Lockheed Martin Radiators Launched to the International Space Station
DALLAS, TX, November 25th, 2002 -- Three Lockheed Martin-produced Heat Rejection Subsystem (HRS) radiators were launched aboard the Space Shuttle Endeavour Saturday destined for the International Space Station (ISS).
Lockheed Martin has produced more than 21,000 pounds of deployable radiators at its Missiles and Fire Control facility in Grand Prairie, Texas.
"The International Space Station is a critical scientific platform for our nation and for our planet," said Harold Howell, engineering project manager for Lockheed Martin Missiles and Fire Control. "There are now nine Lockheed Martin radiators on the Space Station, which has tremendous potential for scientific discovery. It's rewarding to know that the radiators produced here in the Dallas/Fort Worth metroplex will play such an important role in the success of the Space Station."
Lockheed Martin is under contract to The Boeing Company to produce six HRS and five Photovoltaic Radiator (PVR) radiators for the ISS. Three PVRs have been successfully operating on the Station for nearly two years, along with the three HRS radiators launched in October 2002. The two final PVRs are expected to make their journey from Kennedy Space Center to the Space Station in late 2003 and early 2004.
The HRS radiators work in a fashion similar to the way a radiator cools a car engine. Heat within the modules is collected at various points and transferred into fluid (99.9 percent pure liquid ammonia) that enters the radiator through pipes on one side and is distributed to 22 tubes crossing each of eight panels in a radiator array. As the fluid flows through each panel, heat is radiated off into space, thus cooling the fluid. The cooler fluid flows out the other side of the radiator and back to ISS, where it cools the astronauts and equipment. This process is repeated continuously to provide the required cooling.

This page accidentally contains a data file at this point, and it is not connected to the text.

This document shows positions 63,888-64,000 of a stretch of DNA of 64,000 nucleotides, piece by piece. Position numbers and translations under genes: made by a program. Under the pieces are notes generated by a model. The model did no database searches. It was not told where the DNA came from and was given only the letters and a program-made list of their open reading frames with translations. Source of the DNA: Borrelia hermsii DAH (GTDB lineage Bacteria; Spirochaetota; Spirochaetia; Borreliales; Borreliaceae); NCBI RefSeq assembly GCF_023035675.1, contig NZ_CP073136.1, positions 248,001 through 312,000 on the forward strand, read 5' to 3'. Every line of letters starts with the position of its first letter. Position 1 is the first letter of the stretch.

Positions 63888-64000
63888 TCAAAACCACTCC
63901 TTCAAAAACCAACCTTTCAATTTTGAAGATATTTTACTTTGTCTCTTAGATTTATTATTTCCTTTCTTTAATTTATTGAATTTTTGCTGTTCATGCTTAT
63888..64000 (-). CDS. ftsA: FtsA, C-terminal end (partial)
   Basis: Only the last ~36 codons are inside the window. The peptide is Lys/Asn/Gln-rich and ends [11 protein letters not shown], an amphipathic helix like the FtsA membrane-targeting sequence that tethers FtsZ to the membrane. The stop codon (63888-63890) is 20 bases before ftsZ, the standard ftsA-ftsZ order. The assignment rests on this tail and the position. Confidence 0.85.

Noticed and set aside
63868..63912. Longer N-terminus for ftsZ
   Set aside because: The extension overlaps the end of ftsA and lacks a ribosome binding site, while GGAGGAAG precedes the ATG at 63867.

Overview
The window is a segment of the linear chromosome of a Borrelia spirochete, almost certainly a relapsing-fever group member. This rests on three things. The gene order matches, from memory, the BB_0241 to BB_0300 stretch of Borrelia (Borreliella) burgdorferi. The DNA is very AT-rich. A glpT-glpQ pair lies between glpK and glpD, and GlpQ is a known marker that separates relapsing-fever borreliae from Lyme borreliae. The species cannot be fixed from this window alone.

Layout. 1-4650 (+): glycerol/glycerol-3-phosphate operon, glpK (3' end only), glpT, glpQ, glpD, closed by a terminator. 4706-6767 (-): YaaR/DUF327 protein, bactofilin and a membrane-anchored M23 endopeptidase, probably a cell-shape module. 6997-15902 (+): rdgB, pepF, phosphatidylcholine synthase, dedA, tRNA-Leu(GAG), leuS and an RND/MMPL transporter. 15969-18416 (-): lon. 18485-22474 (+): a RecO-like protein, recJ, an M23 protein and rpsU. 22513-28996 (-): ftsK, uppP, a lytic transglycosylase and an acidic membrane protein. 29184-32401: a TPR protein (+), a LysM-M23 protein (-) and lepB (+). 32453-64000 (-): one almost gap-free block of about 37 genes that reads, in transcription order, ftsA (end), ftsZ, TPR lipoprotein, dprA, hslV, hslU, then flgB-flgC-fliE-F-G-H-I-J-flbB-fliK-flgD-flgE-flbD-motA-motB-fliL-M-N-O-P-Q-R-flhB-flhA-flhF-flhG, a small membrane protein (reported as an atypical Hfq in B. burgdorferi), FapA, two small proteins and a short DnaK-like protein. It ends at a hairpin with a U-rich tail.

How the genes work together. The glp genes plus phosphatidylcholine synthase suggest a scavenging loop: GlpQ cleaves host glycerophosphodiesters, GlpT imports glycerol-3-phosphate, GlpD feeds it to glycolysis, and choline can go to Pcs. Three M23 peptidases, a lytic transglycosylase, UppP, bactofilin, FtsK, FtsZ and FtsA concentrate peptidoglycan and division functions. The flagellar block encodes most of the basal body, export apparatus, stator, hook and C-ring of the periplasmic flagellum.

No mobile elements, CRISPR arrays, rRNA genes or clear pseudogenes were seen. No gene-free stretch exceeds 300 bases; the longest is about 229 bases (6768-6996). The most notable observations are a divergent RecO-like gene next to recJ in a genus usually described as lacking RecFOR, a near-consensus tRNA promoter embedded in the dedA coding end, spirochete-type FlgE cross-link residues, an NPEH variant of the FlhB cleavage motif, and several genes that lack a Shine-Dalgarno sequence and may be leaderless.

With participation of 16 countries, the International Space Station is the largest international peacetime scientific program in history. Once complete, the ISS will have a length of 360 feet and a width of 290 feet, and will be visible from Earth on a clear day or evening with the naked eye. The average orbit altitude is 220 miles, with an orbital speed of 17,500 miles per hour. The station orbits the Earth 18 times per day.
Lockheed Martin Missiles and Fire Control produces the Heat Rejection and Photovoltaic Radiators for the ISS, as well as the Nose Cone, Chin Panel and Wing Leading Edges of the Space Shuttle. Lockheed Martin Missiles and Fire Control develops, manufactures and integrates world-class air defense, fire support, strike weapon, naval munition, combat vision, anti-armor and advanced product solutions and systems for U.S. and international armed forces.